Tag Archives: Social Activism

A-tempting Virtual Environment

 

If there is one day that I can go back to and say, “I became a different teacher,” it would be the day my son was born. I would argue that the moment I became a father, my teaching fundamentally changed in a way that allowed me to understand how parents of the children I had been servicing for over a decade struggled with: when to be involved and when to “let it alone.”  I can honestly say that I started to see my students as people with needs and that parents put enormous amounts of trust in us to be fair, encouraging, responsible professionals. Oh yes….we should be human as well.

I make this initial point in relationship to the onset of cyber-bullying as a 21st century phenomena that for the first time allows an adolescent to be reached by a bullying behavior in their home. Technology has made bullying behavior pervasive and mobile. The implication here is that without a safe-haven for those victimized by bullies, the teen mind is threatened and faced with limited choices. The teen mind, as it has been studied in the 21st century, thrives on risk-taking while in the midst of identity formation. The sense of “self,” a construct based on one’s interpretation of how others “see me,” emerges along with significant physical changes that can be used by others to draw attention away from their own obvious changes. Here is the heart of adolescent harassment as a behavior rooted in image, self-esteem, and identity. To address bullying behaviors, it seems practical to employ a number of approaches that would involve all of the major relationships connected to this stage of development and embed within secondary schools alliance systems, collaboration, and exploration, rather than systematic approaches that encourage competition and zero-sum experiences. To support this type of shift, the parent role must also be re-examined including their understanding of the teen brain, their knowledge of their own child, and of course, knowledge regarding technology. Teens need their privacy, however, building a trusting environment is a two-way road with all being responsible for their agreements. One recent understanding of the bullying cycle is the theory that a majority of bullies are intelligent enough to identify the people they can easily harass. Confidence and communication are key elements. Eating family meals and allowing for open discussion lays a strong foundation for developing confident young adults.

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Here are Essential Tips for Parents to consider if you believe your child is a victim or victimizing another. The general feeling from experts in child psychology is that students in both roles are suffering and need support.  Without looking though I am going to make some essential tips for teachers to consider based on experience and understanding of the teen-age mind.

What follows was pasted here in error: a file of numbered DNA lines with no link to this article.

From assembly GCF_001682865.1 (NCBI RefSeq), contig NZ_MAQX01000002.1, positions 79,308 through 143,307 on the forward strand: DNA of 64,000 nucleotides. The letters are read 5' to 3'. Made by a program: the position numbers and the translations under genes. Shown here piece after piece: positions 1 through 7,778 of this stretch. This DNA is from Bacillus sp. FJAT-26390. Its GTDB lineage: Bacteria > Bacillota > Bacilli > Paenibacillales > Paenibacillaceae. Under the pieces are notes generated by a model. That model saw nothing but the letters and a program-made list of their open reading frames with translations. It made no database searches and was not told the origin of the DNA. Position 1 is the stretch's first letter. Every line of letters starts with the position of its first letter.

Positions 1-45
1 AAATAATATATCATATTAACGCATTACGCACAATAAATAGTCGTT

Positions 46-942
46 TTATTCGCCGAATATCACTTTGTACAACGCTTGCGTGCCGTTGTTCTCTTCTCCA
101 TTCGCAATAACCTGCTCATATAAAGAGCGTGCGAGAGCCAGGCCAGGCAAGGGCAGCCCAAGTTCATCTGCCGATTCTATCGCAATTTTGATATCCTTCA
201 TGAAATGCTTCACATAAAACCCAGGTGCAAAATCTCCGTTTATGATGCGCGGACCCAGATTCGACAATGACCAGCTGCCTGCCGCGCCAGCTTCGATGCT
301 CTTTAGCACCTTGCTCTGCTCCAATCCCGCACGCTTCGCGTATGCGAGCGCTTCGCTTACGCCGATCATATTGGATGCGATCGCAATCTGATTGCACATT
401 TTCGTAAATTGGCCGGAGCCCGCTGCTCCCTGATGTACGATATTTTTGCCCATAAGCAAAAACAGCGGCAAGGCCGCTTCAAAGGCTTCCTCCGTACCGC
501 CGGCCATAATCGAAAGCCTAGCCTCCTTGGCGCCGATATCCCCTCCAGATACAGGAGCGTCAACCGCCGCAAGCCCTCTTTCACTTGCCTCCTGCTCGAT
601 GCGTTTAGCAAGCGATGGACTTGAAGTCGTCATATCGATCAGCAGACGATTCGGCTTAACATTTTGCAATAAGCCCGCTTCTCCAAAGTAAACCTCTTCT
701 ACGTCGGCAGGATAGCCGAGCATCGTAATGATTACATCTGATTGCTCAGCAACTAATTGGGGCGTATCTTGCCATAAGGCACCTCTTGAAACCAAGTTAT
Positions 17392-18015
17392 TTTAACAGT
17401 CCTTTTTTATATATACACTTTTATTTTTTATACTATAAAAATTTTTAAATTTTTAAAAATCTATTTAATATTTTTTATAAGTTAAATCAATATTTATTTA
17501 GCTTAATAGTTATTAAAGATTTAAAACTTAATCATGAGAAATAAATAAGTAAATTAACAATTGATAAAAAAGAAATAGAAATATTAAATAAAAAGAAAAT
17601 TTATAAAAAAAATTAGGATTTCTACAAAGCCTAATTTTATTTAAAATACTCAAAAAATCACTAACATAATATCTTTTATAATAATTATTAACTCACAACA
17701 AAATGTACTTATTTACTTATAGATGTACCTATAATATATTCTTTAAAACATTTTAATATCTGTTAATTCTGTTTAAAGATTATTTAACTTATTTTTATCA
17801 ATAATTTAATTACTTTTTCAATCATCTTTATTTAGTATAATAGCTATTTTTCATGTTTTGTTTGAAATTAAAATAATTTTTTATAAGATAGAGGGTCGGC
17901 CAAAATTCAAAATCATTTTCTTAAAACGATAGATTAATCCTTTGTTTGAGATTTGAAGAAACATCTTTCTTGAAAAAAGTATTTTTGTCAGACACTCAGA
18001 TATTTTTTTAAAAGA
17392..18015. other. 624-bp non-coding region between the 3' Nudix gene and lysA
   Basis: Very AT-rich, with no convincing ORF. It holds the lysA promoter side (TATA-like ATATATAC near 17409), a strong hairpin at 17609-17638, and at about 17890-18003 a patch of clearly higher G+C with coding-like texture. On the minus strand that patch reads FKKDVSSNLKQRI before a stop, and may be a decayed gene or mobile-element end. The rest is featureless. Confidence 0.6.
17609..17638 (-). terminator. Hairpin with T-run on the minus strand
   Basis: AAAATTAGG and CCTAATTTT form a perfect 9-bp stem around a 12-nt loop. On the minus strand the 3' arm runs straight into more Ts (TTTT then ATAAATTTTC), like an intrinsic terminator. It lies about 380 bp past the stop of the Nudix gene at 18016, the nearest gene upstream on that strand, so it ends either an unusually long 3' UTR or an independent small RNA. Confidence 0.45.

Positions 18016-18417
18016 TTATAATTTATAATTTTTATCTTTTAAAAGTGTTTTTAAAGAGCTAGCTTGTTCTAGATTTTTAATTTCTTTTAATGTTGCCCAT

Tip 1: Allow for students to talk more in class. Talking and critical thinking discussion work the frontal lobe, the seat of executive function and verbal abilities. Verbal skills and articulation help build self-efficacy, the holy grail of self-esteem.

Tip 2: Role play, Show video, Blog, or conduct readings focused not on bullying but on empathy….actually with HS students I would bring in 4-5 books from the elementary library and look for examples of “thinking of others.”

Tip 3: Use teachable moments and relevant events to show how dangerous thinking can affect the teenage mind. It is sad when you open the paper and read about a destructive or negative outcome that is related to bullying. But it is an opportunity to send a clear message about the phenomena and learn from others.

Tip 4: Find out as much about the brains of your students and work in class time on building a positive sense of “self.”

Tip 5: Educate your students parents. Blog, send notes, use Facebook or Twitter…..appeal to your student’s parents sense of responsibility and let them know that if they love their children they will be benevolent supervisors who monitor their children’s connectivity and be active guardians of their child’s lives.

The world may be a scary place, but the virtual world conjures a more sinister environment for harassment, exploitation, and defamation. Like many significant changes that have occurred through time, I feel there are strategies and lessons to be used to teach empathy in school, and more importantly, educate parents on the dangers their kids face and the dangers they may present. Since this issue encompasses physical development, cognition, and social development, the programs for ending bullying in all forms must address all three levels of Psychology and developing person.